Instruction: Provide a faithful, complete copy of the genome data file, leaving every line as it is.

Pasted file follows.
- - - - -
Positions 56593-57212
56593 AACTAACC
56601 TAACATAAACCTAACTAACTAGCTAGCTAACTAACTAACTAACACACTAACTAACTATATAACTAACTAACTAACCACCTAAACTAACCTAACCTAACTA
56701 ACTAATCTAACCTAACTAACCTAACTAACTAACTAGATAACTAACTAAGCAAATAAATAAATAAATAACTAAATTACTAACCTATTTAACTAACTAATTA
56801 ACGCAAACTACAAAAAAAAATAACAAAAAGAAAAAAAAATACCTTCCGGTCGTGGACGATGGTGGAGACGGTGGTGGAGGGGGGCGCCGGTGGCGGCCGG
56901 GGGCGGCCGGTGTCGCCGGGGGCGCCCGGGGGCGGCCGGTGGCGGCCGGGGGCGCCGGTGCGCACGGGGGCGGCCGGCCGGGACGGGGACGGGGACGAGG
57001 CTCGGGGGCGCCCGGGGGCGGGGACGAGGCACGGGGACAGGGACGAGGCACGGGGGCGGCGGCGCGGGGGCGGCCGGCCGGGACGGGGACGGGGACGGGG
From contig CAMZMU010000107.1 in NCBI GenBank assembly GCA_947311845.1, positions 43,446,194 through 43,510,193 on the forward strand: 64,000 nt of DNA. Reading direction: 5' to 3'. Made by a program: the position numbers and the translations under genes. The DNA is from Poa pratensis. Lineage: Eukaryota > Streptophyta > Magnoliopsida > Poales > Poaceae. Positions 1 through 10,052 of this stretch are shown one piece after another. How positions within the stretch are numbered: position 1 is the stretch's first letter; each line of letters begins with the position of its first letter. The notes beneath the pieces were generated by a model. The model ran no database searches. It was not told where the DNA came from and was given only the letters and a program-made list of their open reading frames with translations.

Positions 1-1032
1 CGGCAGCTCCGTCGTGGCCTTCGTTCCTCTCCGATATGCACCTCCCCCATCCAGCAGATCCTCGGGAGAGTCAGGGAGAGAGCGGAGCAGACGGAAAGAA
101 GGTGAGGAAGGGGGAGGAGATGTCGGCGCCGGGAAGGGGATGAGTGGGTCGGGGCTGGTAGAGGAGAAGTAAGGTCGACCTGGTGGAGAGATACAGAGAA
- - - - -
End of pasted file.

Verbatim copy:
Positions 56593-57212
56593 AACTAACC
56601 TAACATAAACCTAACTAACTAGCTAGCTAACTAACTAACTAACACACTAACTAACTATATAACTAACTAACTAACCACCTAAACTAACCTAACCTAACTA
56701 ACTAATCTAACCTAACTAACCTAACTAACTAACTAGATAACTAACTAAGCAAATAAATAAATAAATAACTAAATTACTAACCTATTTAACTAACTAATTA
56801 ACGCAAACTACAAAAAAAAATAACAAAAAGAAAAAAAAATACCTTCCGGTCGTGGACGATGGTGGAGACGGTGGTGGAGGGGGGCGCCGGTGGCGGCCGG
56901 GGGCGGCCGGTGTCGCCGGGGGCGCCCGGGGGCGGCCGGTGGCGGCCGGGGGCGCCGGTGCGCACGGGGGCGGCCGGCCGGGACGGGGACGGGGACGAGG
57001 CTCGGGGGCGCCCGGGGGCGGGGACGAGGCACGGGGACAGGGACGAGGCACGGGGGCGGCGGCGCGGGGGCGGCCGGCCGGGACGGGGACGGGGACGGGG
From contig CAMZMU010000107.1 in NCBI GenBank assembly GCA_947311845.1, positions 43,446,194 through 43,510,193 on the forward strand: 64,000 nt of DNA. Reading direction: 5' to 3'. Made by a program: the position numbers and the translations under genes. The DNA is from Poa pratensis. Lineage: Eukaryota > Streptophyta > Magnoliopsida > Poales > Poaceae. Positions 1 through 10,052 of this stretch are shown one piece after another. How positions within the stretch are numbered: position 1 is the stretch's first letter; each line of letters begins with the position of its first letter. The notes beneath the pieces were generated by a model. The model ran no database searches. It was not told where the DNA came from and was given only the letters and a program-made list of their open reading frames with translations.

Positions 1-1032
1 CGGCAGCTCCGTCGTGGCCTTCGTTCCTCTCCGATATGCACCTCCCCCATCCAGCAGATCCTCGGGAGAGTCAGGGAGAGAGCGGAGCAGACGGAAAGAA
101 GGTGAGGAAGGGGGAGGAGATGTCGGCGCCGGGAAGGGGATGAGTGGGTCGGGGCTGGTAGAGGAGAAGTAAGGTCGACCTGGTGGAGAGATACAGAGAA